Oaklawn buys part of State Farm property in Marshall


MARSHALL — Oaklawn Hospital is expanding to a new neighborhood.

The Marshall hospital signed a deal Monday to buy part of the former State Farm property from the Calhoun County Land Bank Authority. Four parcels — three parking areas and the warehouse facility on the south side of the property — were listed at a cost of $375,000.

The insurance company closed the facility in 2004, eventually taking more than 500 jobs out of Marshall. Since then, the collection of buildings on East Drive between Michigan Avenue and Forest Street have sat empty in a residential neighborhood, a reminder of a once-prosperous time.

“I am happy that this long-vacant, tax-foreclosed property will be put back into productive use,” Calhoun County Treasurer Christine Schauer said in a news release. “This sale will pave the way for further work on the north parcel to get it redevelopment ready, and I am appreciative of our community partners for working collaboratively to breathe life back into these properties.”

According to the release, Schauer, the land bank, the city and the Marshall Area Economic Developent Alliance worked together to determine the fate of the property. The city and the land bank could hold community forums next year to gather input on what to do with the north building.

Oaklawn Executive Director of Development and Community/Legislative Affairs Richard Lindsey said the hospital will use the building at 820 Mann Road for the same purposes State Farm did: storage and some office space. It could see use by late spring or early summer.

“One of the benefits for us using it is we’re going to use it for the same purposes, so we don’t require a zoning change to do that,” Lindsey said. He said the hospital will likely put more than $200,000 into getting the building ready for use.

The warehouse building has 41,591 square feet of space. The other three parcels – parking lots accessible from Michigan Avenue – will be left alone for the time being but are zoned for office space, Lindsey said.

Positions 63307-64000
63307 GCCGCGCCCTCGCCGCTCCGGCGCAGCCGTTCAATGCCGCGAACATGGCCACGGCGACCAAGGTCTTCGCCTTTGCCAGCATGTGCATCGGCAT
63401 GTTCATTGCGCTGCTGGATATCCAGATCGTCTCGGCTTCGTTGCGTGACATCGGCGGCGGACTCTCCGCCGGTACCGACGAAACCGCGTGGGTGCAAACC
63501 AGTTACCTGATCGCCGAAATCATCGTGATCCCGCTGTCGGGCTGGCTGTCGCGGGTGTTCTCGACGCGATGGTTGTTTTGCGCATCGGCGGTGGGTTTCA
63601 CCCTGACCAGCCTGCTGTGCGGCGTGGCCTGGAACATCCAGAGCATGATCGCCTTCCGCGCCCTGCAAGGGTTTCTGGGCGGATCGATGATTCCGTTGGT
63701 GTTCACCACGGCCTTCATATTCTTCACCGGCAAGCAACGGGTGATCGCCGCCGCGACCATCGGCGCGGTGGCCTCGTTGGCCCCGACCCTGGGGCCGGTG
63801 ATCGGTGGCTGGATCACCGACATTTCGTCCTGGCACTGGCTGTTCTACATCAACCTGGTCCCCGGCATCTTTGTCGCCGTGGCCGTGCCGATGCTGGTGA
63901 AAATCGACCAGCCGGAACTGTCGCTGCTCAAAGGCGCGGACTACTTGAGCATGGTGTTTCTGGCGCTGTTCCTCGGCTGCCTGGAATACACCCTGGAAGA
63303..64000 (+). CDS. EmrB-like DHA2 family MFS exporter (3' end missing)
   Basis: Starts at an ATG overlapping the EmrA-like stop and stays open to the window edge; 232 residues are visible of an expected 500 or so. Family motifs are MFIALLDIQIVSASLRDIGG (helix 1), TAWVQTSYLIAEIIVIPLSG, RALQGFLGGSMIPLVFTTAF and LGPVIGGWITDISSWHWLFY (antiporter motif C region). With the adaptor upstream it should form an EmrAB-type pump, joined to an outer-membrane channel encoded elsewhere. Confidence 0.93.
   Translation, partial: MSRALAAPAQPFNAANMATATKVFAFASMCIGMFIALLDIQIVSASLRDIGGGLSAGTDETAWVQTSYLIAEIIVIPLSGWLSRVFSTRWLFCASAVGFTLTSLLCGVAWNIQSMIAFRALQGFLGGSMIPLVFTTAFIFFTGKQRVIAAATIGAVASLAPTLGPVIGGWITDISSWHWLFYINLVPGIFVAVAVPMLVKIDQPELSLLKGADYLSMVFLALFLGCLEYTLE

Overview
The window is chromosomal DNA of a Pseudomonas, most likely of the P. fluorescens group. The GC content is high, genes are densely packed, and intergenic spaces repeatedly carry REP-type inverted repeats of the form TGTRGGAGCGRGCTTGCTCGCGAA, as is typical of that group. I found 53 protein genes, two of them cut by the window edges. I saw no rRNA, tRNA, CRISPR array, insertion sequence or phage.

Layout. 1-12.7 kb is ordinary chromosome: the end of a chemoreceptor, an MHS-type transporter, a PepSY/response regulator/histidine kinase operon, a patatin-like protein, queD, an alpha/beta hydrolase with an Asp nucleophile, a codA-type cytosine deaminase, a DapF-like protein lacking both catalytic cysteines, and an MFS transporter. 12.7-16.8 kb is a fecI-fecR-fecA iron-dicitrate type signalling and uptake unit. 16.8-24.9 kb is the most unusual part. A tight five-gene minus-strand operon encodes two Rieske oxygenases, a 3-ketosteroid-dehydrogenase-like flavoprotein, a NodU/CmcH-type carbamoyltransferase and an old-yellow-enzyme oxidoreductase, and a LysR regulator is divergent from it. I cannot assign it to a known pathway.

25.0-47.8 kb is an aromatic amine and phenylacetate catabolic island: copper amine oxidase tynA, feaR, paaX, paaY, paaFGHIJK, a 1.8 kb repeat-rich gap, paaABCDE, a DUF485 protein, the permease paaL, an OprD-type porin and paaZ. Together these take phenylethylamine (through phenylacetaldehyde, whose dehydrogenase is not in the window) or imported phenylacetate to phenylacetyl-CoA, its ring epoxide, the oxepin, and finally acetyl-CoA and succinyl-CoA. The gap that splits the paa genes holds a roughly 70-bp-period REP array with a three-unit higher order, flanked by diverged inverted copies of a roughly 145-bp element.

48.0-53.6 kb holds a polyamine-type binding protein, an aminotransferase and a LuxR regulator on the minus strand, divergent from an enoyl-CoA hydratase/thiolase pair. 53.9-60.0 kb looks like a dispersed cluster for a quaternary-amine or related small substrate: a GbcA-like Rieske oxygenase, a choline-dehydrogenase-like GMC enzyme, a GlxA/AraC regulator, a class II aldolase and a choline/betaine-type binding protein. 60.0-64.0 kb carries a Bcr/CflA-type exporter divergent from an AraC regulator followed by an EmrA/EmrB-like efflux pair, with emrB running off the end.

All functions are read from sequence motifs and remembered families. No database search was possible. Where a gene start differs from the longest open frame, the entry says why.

“You can put doctor’s offices, clinics, kind of that traffic-light thing in there,” Lindsey said.

The warehouse building, according to a document detailing Oaklawn’s bid, could be used for IT server space, a recycling center, a print shop and home medical equipment storage. The office space there will be used for hospice management and other jobs that aren’t actually providing health care directly to a patient.

“They would come in the morning,” Lindsey said of the hospice management area, “check in and see what patients they’re going to go see, and take off and go wherever to the patients.”

The main office building on the north side of the property, though, is the face of the former State Farm presence and will continue to be unused for the immediate future. Marshall Mayor Jack Reed said it could be torn down and turned into homes.

“We’ve got people in the industrial park saying they can’t hire people because there’s no place for them to live, that they’re looking for affordable housing and there’s nothing new on the market, there’s nothing new happening,” Reed said. “So we’ve talked to a couple developers about bringing housing in.”

This is another Oaklawn development in Marshall that sees the health care provider planting a foot in outlying areas. In November, the hospital announced plans to put offices in a building at 13444 Preston Drive and lease the rest of the space out as a community center.

For years, the hospital and some Marshall residents were at odds over plans to rezone Oaklawn’s campus at 200 N. Madison St. Some saw it as a threat the historic nature of the neighborhood in which the hospital sits; Oaklawn and others saw its efforts as supporting that neighborhood and the city. The Oaklawn Hospital Campus Overlay District was approved by the Marshall City Council in 2013 and will allow the hospital to grow its footprint on North Madison Street.

“I think it’s partially in response to that,” Lindsey said of Oaklawn’s recent moves to spread out. “There was kind of a change in philosophy.”

Another reason for shifting workers to other sites is that the hospital is reimbursed at a greater dollar amount for medical services that are offered within 250 yards of its main building. Office workers going to places such as the former State Farm property means there’s more space to offer health care at the hospital and create more revenue.

Reed also pointed to the increased tax revenue Marshall will see from the move. While Oaklawn won’t pay taxes to the city for its property on Mann Road, vacating office workers from some of the homes-turned-offices surrounding the hospital will allow those to be sold or rented as homes once again.

“There’s three to five other parcels that are going to go back on the tax rolls because of this move,” Reed said, acknowledging that the State Farm building won’t be a source of revenue for the city. “You try to balance it. Right now, it’s not on the tax rolls. You won’t have it there, but you can gain it elsewhere.”

Source: Battle Creek Enquirer